NORTHERN OZAUKEE SCHOOL Supt. Bill Harbron has seen many changes while at the helm of the Fredonia school district. He plans to step down at the end of the current school year.
Photo by Mark Jaeger
Superintendent says his priorities no longer align with School Board
When Schools Supt. Bill Harbron submitted his letter of resignation to the Northern Ozaukee School Board last week, it was clearly with mixed emotions.
The resignation will be effective at the end of the current school year.
Harbron’s letter of resignation, which he said was submitted “with regret,” cited a growing philosophical split between himself and the board.
“Unfortunately, we have reached that part of our relationship where the goals, aspirations and governance of the board and superintendent no longer align,” he said.
Harbron said it was no single issue that spurred the decision to step down from the district’s top spot, although he was clearly at odds with the majority of the board in a recent decision not to pursue a policy that would prevent school events from being held in venues that served alcohol.
Rather than finding fault with that or other board actions, he said his decision was more of an evolutionary process.
Harbron was hired in fall of 2002 as an interim superintendent when Jack Roller suddenly resigned. That interim qualifier was eventually dropped.
“When you look at the composition of the board today, only three current members were involved in hiring me — Francis Kleckner, Kendall Thistle and Tom Hoffmann,” he said.
Harbron was superintendent of the Denmark School District in Brown County for two years, and served as a consultant with CESA District 7 prior to taking the superintendent job in Fredonia.
Harbron turned 60 last week, and said that milestone caused him to reflect on whether his educational views are shared with the board.
“We have created a progressive district committed to continual improvement,” he said. “I will always value the work we have done together.”
Harbron’s tenure in the district will forever be remembered for the emergence of the local virtual school, now known as Wisconsin Virtual Learning.
He said the idea of creating a virtual school was pursued as a revenue source for the district as shrinking enrollment in the brick-and-mortar schools caused state student aid to plummet.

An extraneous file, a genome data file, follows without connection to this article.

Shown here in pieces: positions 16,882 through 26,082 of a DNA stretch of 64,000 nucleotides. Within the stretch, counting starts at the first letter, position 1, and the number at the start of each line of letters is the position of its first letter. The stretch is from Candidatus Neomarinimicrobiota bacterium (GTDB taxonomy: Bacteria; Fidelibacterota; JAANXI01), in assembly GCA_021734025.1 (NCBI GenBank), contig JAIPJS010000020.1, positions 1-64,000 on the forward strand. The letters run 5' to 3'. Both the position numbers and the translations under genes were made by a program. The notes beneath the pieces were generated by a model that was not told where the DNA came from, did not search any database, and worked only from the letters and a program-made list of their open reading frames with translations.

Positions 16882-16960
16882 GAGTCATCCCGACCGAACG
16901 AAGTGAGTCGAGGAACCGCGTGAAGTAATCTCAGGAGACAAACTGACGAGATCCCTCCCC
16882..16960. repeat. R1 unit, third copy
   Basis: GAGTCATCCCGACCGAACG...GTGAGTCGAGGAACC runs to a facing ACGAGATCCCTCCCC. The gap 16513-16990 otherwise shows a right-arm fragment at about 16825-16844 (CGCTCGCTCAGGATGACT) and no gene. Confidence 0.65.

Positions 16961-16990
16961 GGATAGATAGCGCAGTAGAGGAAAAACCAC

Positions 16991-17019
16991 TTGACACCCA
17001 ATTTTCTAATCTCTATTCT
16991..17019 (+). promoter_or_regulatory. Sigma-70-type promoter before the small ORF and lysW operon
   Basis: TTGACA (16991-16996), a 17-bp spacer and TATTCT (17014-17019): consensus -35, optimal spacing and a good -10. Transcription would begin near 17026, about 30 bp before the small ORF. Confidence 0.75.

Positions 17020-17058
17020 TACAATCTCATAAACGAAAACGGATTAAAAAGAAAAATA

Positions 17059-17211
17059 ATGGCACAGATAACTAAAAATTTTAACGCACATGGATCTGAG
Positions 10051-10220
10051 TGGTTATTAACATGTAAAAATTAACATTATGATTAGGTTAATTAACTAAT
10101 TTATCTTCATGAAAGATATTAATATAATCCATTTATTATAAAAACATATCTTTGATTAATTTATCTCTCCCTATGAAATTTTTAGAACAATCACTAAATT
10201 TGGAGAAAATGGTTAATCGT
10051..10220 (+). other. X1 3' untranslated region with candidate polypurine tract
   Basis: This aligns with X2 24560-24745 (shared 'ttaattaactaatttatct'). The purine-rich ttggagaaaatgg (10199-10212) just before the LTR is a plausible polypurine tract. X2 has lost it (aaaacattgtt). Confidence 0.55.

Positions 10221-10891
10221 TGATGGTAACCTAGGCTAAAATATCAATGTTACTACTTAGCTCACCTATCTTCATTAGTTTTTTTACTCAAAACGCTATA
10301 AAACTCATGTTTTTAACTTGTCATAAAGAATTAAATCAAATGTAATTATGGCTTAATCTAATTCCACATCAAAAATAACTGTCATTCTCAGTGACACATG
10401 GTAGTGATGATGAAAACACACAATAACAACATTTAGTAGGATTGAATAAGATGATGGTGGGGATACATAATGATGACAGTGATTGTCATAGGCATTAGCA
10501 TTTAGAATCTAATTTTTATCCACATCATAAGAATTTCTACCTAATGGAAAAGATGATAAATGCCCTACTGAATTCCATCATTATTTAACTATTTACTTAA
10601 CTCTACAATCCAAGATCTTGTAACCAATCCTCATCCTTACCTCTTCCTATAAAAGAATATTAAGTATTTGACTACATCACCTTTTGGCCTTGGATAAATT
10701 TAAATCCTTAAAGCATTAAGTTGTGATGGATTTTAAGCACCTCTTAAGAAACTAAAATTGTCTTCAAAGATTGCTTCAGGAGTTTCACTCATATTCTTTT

He said the aid received from teaching virtual students from around the state covers the costs of the on-line charter school, as well as allowing the district to
share staff and curriculum with its traditional students.
“After starting the virtual program with K-12, we went through growing pains when we took the program over last year,” Harbron said. “We are at the point now where all that is needed is tweaking, and I would certainly hope the virtual program continues.”
Behind the scenes, Harbron said, a greater accomplishment of his administration has been a gradual change in the “educational culture” of the district’s staff.
Concepts like balanced literacy and performance-based grading were adopted by the staff, as well as combined classes at the elementary school level and trimester scheduling at the high school.
Some of the moves have not been warmly embraced by the community, but Harbron said they reflect the changing world of education.
“I think we need to better prepare parents for the idea that education is an area that undergoes constant change. Learning is a continual process, especially in the digital age,” he said. “We have to realize we are preparing our children for careers that might not even exist today.”
Harbron said he regrets not having found the way to better engage the community in the learning process.
Harbron said the superintendent’s job has come at some personal cost, noting that his wife Marilyn continues to teach kindergarten and live in Appleton to meet that district’s residency requirement.
School Board President Paul Krause said the board voted unanimously to accept Harbron’s resignation.
“We have been very, very fortunate to have Bill on our staff for nine years. He really cares about kids and works extremely hard. Accepting his resignation shouldn’t be seen as an anti-Bill vote in any way,” Krause said.